Interpreting THEC’s Annual Reports
Every year the Tennessee Higher Education Commission (THEC) compiles reports on student outcomes and demographics for authorized institutions. THEC has been compiling these reports on Nashville Software School since 2016-2017 and last month posted their annual report on NSS for 2019-2020. Given the impact of the pandemic on the reporting year, we thought it was a good time to walk through the nuances of this report. While we’ll be focusing on the 2019-2020 report, this information applies to all of our annual reports from THEC.
These annual reports are regulated by the state of Tennessee and align with the state’s fiscal year, July through June. While the state of Tennessee does a better job than most states in making these numbers visible to prospective students, it is not a perfect system. With the different types of schools, how could it be? But with all authorized institutions adhering to the same reporting structure, it still allows for prospective students to evaluate and compare similar schools.
The annual report includes a breakdown of each program offered by NSS as well as an overall column that combines student outcomes and demographics for all programs. Let’s walk through the student outcomes category. It may be helpful to view the current report as you read the rest of this post.
30% of our students in 2019-2020 were still enrolled on June 30, 2020.
Students who were/are active in a program during the state’s fiscal year are included in the annual report. The students counted as “still enrolled” are mainly in bootcamps that span across the end of a state fiscal year (e.g. start in May with a completion date in November). A program with a higher percentage still enrolled, simply means that more of those courses run across fiscal years. We also have a small percentage of students who do not finish on their original completion date, but restart the program. If they're an active student on June 30th, they are also counted as still enrolled.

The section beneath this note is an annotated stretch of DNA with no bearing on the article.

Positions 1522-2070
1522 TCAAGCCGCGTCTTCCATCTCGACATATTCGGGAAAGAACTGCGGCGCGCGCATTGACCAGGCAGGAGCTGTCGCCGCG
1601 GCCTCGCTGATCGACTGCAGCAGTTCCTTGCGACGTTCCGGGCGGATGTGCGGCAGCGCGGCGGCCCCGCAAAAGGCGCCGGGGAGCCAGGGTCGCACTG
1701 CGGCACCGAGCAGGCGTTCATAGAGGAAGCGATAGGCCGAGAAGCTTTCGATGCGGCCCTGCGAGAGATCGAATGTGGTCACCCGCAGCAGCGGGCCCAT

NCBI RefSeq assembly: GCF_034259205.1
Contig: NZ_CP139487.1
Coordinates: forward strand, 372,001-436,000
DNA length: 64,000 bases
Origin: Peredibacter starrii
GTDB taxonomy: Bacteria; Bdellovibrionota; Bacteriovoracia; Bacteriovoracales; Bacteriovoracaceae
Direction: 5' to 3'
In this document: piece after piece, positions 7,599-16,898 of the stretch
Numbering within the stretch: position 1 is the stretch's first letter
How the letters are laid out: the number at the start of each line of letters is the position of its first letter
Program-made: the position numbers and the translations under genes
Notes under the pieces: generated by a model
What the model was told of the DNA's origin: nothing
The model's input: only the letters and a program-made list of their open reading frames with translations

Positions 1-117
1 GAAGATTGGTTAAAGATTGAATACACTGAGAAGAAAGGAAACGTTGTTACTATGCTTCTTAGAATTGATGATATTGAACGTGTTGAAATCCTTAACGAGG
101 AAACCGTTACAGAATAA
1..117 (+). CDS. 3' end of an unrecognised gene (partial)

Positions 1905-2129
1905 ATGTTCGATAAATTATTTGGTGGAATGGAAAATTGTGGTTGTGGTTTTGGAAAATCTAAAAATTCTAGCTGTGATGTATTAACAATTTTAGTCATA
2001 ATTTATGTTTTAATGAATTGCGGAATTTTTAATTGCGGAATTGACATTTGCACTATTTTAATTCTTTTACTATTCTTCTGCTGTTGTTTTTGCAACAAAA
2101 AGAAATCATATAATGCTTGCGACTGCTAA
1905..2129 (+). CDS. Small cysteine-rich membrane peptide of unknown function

Why are there several programs with zero enrollment?
Once a new program is authorized by THEC, the program appears on the annual report. However, we may not have started a class in that new program within the fiscal year. Of note in this year’s report is the recent certification in late 2020 (i.e. after the end of the 2019-2020 reporting period) of the online versions of our programs so we could continue to offer online programs after the end of the COVID-19 emergency waiver. The online programs are included in the 2019-2020 report even though they were not offered until the 2020-2021 fiscal year.
Completions and Withdrawals
The withdrawal rate for 2019-2020 was 5.5%.
The completion rate for 2019-2020 was 90.8%.
Completions and withdrawals are fairly self-explanatory, but both percentages exclude special circumstance withdrawals. Special circumstance withdrawals include things like health and family emergencies, military service, and job relocation.
These numbers speak to the admissions process and the aptitude and persistence of the students who are accepted into our programs. We’re proud to have a low withdrawal rate and a high completion rate.
Before looking at the numbers, it’s helpful to understand how placement rates are calculated and the impact of when a cohort graduates. The number of placeable graduates is based on the students that completed their program during the state’s fiscal year, July 1, 2019 through June 30, 2020. Regardless of whether or not they graduated on July 1st, 2019 or June 30th, 2020, a graduate has until September 30, 2020 to find employment and be counted as placed. (More on this later, but it’s important to note that NSS does not promote or push this statistical deadline with graduates. A job search is stressful enough.)